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The Ripple Effect: Information is a right (column)

... And so are our opinions

Wikipedia+has+been+banned+in+Turkey+since+late+April+for+not+taking+down+pages+that+questioned+the+motives+of+the+Turkish+government.+Photo+courtesy+of+turkeyblocks.org.
Wikipedia has been banned in Turkey since late April for not taking down pages that questioned the motives of the Turkish government. Photo courtesy of turkeyblocks.org.

Wikipedia has been banned in Turkey since late April for not taking down pages that questioned the motives of the Turkish government. Photo courtesy of turkeyblocks.org.

Wikipedia has been banned in Turkey since late April for not taking down pages that questioned the motives of the Turkish government. Photo courtesy of turkeyblocks.org.

By Aishwarya Jayadeep

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UNESCO tells us that information is a human right.

This is a fact you may not have known about if you’d been stripped of that right — a quick, searchable fact that’s backed up by several sources like Wikipedia.

But if you live in Turkey, sorry! Wikipedia’s been blocked there since April 29, 2017, because it didn’t take down two pages claiming Turkey sent support to Syrian jihadists. The ban is perfectly within the Turkish government’s rights, since according to Hurriyet News, it’s allowed to ban pages that are “obscene” or a “threat to national security.” And apparently, a page that questions the morality of the government counts as a threat to national security.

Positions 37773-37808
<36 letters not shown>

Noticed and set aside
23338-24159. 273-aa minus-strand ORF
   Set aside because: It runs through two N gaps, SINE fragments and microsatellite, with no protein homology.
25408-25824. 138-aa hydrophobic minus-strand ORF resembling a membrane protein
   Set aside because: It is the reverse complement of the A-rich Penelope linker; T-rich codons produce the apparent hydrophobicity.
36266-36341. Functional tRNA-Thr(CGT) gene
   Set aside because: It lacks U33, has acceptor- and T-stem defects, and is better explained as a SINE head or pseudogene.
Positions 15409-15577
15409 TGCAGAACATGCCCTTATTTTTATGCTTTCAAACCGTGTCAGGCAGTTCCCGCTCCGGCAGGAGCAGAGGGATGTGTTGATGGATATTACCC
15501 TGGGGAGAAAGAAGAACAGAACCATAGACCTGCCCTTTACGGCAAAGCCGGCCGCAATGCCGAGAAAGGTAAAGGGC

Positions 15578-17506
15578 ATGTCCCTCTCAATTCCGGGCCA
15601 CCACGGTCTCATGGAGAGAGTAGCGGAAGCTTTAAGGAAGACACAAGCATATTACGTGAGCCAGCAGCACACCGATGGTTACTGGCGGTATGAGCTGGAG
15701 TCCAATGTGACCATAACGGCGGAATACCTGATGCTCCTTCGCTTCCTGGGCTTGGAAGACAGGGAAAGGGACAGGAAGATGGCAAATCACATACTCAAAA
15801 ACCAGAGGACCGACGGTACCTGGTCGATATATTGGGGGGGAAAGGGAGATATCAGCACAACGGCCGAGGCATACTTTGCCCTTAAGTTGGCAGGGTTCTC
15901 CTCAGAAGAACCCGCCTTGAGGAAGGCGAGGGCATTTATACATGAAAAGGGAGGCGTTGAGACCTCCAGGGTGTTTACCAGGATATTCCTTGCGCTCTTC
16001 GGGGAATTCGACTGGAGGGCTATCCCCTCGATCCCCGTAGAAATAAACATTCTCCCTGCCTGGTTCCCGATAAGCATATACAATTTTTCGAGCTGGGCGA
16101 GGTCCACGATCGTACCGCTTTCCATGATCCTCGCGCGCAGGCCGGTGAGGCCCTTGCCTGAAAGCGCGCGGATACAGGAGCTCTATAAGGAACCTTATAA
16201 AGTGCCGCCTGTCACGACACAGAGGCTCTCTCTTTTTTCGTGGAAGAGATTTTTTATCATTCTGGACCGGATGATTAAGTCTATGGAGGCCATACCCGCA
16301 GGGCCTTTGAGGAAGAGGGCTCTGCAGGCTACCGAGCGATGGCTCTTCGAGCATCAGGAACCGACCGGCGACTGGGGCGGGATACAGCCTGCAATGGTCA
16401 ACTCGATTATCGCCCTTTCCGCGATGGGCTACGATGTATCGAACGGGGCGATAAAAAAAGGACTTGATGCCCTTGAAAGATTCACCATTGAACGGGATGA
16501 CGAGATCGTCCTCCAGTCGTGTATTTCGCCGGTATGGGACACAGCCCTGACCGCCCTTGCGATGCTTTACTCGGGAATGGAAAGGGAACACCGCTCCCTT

Now, maybe those claims were questionable — who knows? It’s Wikipedia, the site your teachers have been warning you against citing in your papers since seemingly the beginning of its existence. But what’s troubling is the shutting down of access to the other, perfectly (well, acceptably) legitimate information on Wikipedia.

It’s not as though the Turkish government hasn’t done this before. According to the BBC, social media sites like Twitter have been banned for “allegations of corruption,” because they’ll damage President Erdoğan, because — well, that’s just censorship, isn’t it?

There are times when censorship is justifiable; for instance, when you’re censoring gratuitous violence on kids’ shows. But censorship that outright denies facts is genuinely harmful for everyone involved.

Let’s think of it this way: You can have a different opinion than me. We can disagree. But, our baseline ought to be the same facts, or we’re arguing over two wildly different realities. When a country takes away that baseline, it’s taking away the right to see the information ourselves. Worse, that it’s taking away the right for us pass judgment on that information and form an opinion.

Sure, some of the people we argue with seem to live in a different universe anyway, but that’s through vehement denial and/or picking sources that are fast and loose with the facts. However, it remains that our baseline is technically the same. At any point in time, we here in the United States have the freedom to look up a fact and see how many reputable sources echo it, or how much evidence backs it up. We choose whether or not to accept that information — we make that choice.

Not our governments.

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The student news site of Homestead High School
The Ripple Effect: Information is a right (column)